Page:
The X-Files meets The Exorcist as Charlie Holvey is both possessed and haunted by the spirit of his stillborn twin brother, and the boys Romanian grandmother relies on some old methods to save him. This is the episode that introduces Bill Dow as Charles (Chuck) Burks, a scientist that Mulder (and sometimes Scully) will call on periodically for information and advice. Here, Burkss enhancement of a photograph of Teddy Holvey taken just before his death reveals an image that launches the two agents on their investigation. The script does a good job of upsetting the viewers expectations, making you think that the grandmother is somehow responsible for whats going on before revealing her as Charlies only hope for survival. For once, Scully is actually present when supernatural events occur, but future episodes will demonstrate that her faith in science remains unshaken.
Mulder and Scully are puzzled by their latest assignmentordered by Skinner to assist in the capture of a couple of escaped convicts. It soon turns out that their real mission is to help stop the outbreak of a deadly virus that has infected the prison. Scully displays a blatant disregard for medical procedures here. Despite the fact that prisoners are dropping like flies, she inexplicably cuts open a plastic bag containing a corpse that is awaiting incineration, an act which is directly responsible for the infection and eventual death of the doctor shes working with. In the meantime, Mulder confronts the Cigarette-Smoking Man in Skinners office, although the reasons for CSMs interest in the case are unclear. Also unclear at this point are Skinners allegiances. If the Smoking Man has no official status within the FBI, then why doesnt Skinner just kick him out of his office?
Scully answers a call for help from former pupil Kelly Ryan as she and Mulder begin the investigation of a case that involves Chester Banton, a scientist with a deadly shadow. Mulder in turn calls on X for assistance, but what he doesnt know is that X is already involvedhes the one responsible for kidnapping Banton on behalf of the government, which is exactly what Banton feared would happen. This episode tries to be more scientific than most, but the science is incomprehensible, and the more you think about it, the more preposterous it seems. The most significant thing about Soft Light is the fact that it was the first X-Files script to be penned by Vince Gilligan, who would quickly become one of the series finest writers.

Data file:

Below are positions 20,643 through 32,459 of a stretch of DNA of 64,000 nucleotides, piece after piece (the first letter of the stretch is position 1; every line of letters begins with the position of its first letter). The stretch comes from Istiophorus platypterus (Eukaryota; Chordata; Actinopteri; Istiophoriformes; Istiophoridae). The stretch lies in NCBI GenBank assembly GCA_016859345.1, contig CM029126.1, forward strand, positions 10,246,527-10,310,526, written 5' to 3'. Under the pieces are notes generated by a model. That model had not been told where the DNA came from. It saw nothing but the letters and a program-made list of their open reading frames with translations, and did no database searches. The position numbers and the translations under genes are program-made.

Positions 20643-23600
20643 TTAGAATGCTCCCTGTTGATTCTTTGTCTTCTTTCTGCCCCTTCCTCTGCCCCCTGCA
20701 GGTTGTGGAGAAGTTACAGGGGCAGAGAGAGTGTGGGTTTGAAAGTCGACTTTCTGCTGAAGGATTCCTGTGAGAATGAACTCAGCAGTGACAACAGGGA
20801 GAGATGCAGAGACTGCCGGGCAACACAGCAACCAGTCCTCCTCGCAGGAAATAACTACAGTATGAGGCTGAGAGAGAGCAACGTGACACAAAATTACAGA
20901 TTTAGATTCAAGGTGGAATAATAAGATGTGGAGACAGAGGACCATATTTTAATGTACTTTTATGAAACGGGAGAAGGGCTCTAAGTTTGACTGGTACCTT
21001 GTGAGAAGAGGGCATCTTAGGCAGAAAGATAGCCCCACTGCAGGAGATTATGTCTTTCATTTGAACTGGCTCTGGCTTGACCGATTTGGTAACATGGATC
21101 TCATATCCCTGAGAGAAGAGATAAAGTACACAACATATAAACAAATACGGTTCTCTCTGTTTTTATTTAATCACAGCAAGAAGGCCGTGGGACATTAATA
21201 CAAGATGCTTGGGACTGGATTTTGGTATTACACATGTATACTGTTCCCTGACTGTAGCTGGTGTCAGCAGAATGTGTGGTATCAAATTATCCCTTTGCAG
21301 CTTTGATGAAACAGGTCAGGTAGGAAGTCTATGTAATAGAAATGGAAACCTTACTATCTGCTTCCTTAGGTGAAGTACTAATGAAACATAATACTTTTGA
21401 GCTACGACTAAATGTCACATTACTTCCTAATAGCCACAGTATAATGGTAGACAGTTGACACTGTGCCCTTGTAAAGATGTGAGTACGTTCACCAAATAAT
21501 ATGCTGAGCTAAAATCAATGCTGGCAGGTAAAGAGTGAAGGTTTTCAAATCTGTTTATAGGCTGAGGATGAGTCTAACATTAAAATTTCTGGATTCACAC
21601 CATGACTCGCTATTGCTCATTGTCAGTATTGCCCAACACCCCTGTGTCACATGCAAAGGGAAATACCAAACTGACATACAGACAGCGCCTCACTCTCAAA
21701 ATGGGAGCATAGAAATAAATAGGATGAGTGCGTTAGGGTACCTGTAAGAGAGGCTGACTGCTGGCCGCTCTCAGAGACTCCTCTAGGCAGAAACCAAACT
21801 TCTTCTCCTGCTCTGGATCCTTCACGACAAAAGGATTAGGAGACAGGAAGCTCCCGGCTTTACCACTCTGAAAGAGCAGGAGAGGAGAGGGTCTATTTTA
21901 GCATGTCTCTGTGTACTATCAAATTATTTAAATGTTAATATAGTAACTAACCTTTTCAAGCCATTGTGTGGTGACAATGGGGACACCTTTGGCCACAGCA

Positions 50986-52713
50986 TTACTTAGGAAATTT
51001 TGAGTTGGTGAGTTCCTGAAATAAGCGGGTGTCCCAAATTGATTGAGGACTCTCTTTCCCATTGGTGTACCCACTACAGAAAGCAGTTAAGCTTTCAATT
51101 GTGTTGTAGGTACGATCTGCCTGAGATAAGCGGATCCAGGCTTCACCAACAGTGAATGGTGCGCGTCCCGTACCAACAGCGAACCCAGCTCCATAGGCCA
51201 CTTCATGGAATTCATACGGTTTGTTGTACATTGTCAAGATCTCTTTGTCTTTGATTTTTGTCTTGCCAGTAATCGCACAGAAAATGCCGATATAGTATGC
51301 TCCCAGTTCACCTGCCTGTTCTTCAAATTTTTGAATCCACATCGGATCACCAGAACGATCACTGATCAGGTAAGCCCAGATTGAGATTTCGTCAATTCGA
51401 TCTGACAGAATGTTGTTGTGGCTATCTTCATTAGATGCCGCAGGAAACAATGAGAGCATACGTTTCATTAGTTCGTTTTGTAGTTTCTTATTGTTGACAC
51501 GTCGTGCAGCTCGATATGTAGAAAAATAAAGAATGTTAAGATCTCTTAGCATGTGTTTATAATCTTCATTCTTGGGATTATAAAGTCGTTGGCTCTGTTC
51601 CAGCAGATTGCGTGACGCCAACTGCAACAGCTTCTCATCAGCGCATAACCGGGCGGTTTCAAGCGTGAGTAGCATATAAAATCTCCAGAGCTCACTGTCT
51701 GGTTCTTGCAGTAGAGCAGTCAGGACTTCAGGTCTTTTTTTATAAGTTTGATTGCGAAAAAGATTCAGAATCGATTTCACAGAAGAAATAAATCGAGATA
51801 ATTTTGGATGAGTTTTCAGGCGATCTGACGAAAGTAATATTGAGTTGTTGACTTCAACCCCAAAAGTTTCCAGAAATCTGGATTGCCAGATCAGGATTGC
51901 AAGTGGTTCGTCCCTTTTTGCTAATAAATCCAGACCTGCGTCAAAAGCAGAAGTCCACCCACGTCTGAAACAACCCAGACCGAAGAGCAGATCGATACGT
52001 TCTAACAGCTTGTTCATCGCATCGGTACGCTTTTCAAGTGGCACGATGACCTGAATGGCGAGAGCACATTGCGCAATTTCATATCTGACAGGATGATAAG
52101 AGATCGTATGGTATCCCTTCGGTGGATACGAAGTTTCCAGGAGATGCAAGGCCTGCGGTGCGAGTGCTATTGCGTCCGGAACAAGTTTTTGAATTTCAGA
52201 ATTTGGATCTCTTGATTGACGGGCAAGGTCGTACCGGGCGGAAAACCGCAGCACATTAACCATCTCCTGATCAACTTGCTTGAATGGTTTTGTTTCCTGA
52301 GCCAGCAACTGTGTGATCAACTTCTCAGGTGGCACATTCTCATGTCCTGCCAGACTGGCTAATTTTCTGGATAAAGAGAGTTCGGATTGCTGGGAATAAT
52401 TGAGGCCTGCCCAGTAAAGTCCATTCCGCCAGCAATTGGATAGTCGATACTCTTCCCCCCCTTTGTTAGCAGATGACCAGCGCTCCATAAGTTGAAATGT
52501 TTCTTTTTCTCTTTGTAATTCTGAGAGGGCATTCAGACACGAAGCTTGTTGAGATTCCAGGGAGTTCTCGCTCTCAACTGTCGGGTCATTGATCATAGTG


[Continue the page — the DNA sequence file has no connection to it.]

The disappearance of a federal inspector working at an Arkansas chicken processing plant leads Mulder and Scully to a cult of human cannibals. Scully mentions both Creutzfeldt-Jacobs Disease and Mad Cow Disease, making this episode seem eerily prescientit was originally broadcast well before images of infected British cattle became front-page news in North America. Scully is abducted yet again, and Mulder races to her rescue for the fourth time this season. (See also Ascension, Irresistible, and End Game.) Once again, the plot of the episode just doesnt make sense. The agents begin to understand whats happening when they find the bones dumped in the river. Since Sheriff Arens already knew about the bones, why didnt he just tell Mulder that his men didnt find anything, especially since Mulder had no good reason for having the river dragged in the first place?
Mulder comes into possession of a digital tape containing some encrypted Defense Department files that document an international conspiracy to conceal the existence of aliens. This is where we learn that Mulders fathera former associate of the Smoking Manplayed an important role in that conspiracy. Unfortunately, Krycek shoots him before he can reveal whats really been happening for the last 40 years. This is a terrific season-ending cliffhanger, with enough plot for an episode twice its length. There are a number of great scenes, such as the one where Mulder, made psychotic by drugs in his drinking water, punches out Skinner when the Assistant Director asks about the encrypted files. It all culminates in a boxcar full of alien bodies buried in the New Mexico desert. Look closely for series creator Chris Carters cameo as one of the FBI officials who question Scully about her partners erratic behaviour.